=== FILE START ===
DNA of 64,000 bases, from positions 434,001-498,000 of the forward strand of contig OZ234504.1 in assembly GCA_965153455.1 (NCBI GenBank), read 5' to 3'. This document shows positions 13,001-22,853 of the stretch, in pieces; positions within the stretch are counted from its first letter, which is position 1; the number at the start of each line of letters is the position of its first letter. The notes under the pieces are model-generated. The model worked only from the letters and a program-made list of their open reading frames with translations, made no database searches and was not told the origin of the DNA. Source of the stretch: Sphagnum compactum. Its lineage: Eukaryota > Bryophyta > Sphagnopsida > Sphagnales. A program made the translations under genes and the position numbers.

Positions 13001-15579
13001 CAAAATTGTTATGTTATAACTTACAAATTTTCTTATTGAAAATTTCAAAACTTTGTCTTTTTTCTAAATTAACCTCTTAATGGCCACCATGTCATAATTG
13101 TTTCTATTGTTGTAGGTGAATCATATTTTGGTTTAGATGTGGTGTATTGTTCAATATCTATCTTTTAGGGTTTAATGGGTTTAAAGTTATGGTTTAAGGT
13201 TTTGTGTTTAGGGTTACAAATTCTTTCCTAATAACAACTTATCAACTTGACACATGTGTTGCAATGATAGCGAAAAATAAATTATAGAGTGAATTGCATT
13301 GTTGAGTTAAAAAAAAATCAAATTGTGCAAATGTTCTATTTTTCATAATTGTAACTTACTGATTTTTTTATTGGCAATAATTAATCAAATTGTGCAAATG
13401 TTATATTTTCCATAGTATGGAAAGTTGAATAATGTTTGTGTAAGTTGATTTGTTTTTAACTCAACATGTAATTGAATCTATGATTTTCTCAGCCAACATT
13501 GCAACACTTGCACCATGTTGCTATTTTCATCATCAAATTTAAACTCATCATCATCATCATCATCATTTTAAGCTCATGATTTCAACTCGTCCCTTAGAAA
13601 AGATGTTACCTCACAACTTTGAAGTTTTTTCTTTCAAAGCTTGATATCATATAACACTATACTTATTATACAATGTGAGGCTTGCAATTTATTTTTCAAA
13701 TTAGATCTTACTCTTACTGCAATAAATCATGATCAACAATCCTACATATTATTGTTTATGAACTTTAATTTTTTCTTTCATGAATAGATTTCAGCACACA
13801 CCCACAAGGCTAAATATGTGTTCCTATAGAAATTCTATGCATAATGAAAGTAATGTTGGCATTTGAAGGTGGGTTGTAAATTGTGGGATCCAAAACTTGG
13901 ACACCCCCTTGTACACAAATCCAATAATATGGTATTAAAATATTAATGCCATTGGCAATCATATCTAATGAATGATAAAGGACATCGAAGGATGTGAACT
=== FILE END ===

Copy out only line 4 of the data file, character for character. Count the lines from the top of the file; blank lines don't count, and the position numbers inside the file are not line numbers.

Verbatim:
13101 TTTCTATTGTTGTAGGTGAATCATATTTTGGTTTAGATGTGGTGTATTGTTCAATATCTATCTTTTAGGGTTTAATGGGTTTAAAGTTATGGTTTAAGGT